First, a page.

Case Study on Digital Storytelling — 100% Story

We all know a good story when we hear or read it, just like we know a good film when we see it. But there are many, many elements that need to come together to ensure that a story "works". From the youngest age, we have been conditioned by storytelling … there are conventions, expectations, structures and rhythms that need to be respected (or broken). There are archetypes that can be manipulated and themes that can be called upon, and there are even standard phrases (think "once upon a time"). But often, content creators of all kinds (from brand storytellers to creative directors) forget the basics — the beginning, middle and end.

In the past, I have worked with teams to work through these elements. I have pushed the beginning, middle and end because it provides a context within which we can tell stories. This is especially important in digital storytelling because context can often be a battleground, signifying everything or nothing. The role of the digital storyteller, however, is to reign in the context — to provide a focus. Precisely because the context can be so broad, the digital storyteller, must take a lead from the scientist — to study the micro, to set an agenda that cannot be seen by the naked eye — and deliver the razor sharp insight that will draw participants into the web of the story.

How is this done? Like anything, you need to start with an idea. This is the 1%. A good idea will get you started but an idea on its own is dormant. There is another 9% that is planning. You need to think through the what, why and how of your story. You need to consider the methods you will take to bring your idea to life.

The next 40% you need to focus on execution. This is the actual doing of the work. This brings together the idea and the strategy and makes it available to the world. The remaining 50% is participation …

It is this final 50% that is the MOST important element. Without the participation of an audience your project is a failure. In the digital story, all MEANING is co-created. That means that, after launch, your digital story continues. It needs feeding. You need to respond to the nuances of its reading. You need to ENGAGE.

Perhaps this is why brands struggle with the concept of digital storytelling. Perhaps this is why it is harder to plan for and activate/support a digital story … because they can, and do last forever. Mostly …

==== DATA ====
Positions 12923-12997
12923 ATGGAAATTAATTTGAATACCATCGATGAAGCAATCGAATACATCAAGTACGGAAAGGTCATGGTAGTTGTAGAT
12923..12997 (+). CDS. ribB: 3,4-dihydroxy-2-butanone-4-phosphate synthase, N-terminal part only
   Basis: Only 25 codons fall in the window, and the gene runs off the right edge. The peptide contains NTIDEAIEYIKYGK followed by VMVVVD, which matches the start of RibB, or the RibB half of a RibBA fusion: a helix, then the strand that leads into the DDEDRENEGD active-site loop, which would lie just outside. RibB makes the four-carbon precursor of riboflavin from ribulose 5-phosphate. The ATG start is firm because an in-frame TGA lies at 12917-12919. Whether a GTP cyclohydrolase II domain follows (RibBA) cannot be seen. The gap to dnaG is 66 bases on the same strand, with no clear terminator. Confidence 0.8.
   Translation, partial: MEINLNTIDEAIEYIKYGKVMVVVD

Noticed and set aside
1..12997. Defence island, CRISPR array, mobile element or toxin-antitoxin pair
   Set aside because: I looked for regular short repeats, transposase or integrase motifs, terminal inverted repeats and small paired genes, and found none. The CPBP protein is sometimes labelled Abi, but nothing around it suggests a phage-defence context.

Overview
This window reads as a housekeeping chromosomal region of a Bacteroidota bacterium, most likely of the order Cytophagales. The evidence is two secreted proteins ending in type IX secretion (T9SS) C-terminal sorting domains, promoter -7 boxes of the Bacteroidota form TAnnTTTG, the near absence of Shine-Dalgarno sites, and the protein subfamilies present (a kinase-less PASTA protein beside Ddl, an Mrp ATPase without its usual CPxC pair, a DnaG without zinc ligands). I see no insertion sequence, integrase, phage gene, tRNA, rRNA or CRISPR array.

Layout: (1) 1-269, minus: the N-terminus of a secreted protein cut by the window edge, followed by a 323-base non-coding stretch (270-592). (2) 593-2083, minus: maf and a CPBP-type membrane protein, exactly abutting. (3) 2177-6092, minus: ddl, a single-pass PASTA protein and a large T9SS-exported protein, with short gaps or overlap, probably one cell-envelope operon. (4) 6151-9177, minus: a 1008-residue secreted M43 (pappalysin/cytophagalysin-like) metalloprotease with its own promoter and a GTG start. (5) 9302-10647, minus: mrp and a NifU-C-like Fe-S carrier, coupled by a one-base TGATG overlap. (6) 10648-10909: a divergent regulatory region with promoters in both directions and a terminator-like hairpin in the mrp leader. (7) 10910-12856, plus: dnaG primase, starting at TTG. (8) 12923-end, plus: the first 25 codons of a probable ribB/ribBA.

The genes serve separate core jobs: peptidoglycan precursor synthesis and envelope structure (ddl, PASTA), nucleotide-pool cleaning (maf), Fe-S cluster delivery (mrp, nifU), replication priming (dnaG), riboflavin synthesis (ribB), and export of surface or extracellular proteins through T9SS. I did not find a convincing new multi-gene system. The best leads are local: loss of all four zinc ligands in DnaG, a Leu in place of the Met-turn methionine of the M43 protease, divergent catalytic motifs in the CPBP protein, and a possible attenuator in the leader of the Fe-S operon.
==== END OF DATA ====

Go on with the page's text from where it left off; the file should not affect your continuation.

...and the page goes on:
Katie Chatfield has created a fantastic presentation that explains and profiles Marcus Brown, who is in my view, one of the premier digital storytellers of our time. In this presentation, Katie steps through the process of digital storytelling, charting the rise, life and ultimate ending of some of Marcus’ characters whose digital exuberance spilled, at times, into real life. There was clearly a beginning, middle and end — and maybe even a hint at resurrection.

For those who are seeking to understand the alchemy, imagination and sheer effort required for digital storytelling, Katie’s presentation is of immense value. And for those of you who have not experienced the joy of Sacrum or the smiling nihilism of Charles Stab and their inventor, Marcus Brown, welcome and enjoy.

5 thoughts on “Case Study on Digital Storytelling — 100% Story

  1. I am trying to make it it as an ad planner and your post will definitely help me! Thanks so much for sharing!

  2. Hard Numbers To Hit

    Gavin Heaton, has metered out the components of digital storytelling the way a conscientious chef would when writing a cook book. Like anything, you need to start with an idea. This is the 1%. A good idea will get you…

  3. this makes me want to write a story. and then enable me to be one of the heroines. and then allow people to meet the heroine in real life. wait. that’s happened already, hasn’t it?

  4. Curious how your division of effort backs up Michael Lebowitz (from Big Spaceship) argument against the due credits that traditional agencies should give to digital agencies (jumpstarted by BBDO’s Cannes Lions for HBO Voyeur).
    (story here:
    It goes like this: the amount of strategy, planning and execution performed by digital agencies is enormous when compared to the so called big idea from Madison Avenue people.
    Not to mention that usually digital agencies are huge participants also.
    Aren’t you interested in writing a post about “big idea” vs “strategy and execution”?

  5. Breaking the storybuilding/storytelling process down to percentages — incorporating that 50% for the digital types — has really got me thinking.
    You’ve convinced me: storytelling has completely changed in the digital age. That 50% almost suggests a “never-ending story” — the audience wants to see what happens to the storyline after the end (which is now not). And, as you say, the storytellers must now do so to keep engaging the audience.
    Honestly, this sounds truly exhausting for any author (writer or creative director), but in this age, I think we’re beginning to accept that there is no choice but to adapt. Digital and interactivity is not going away. (Not that any of us would want this, we bloggers, but there’s now always an extra element, always changing, to pay attention to.)
    Very thought provoking, Gavin! I’m off to check out Katie’s presentation.

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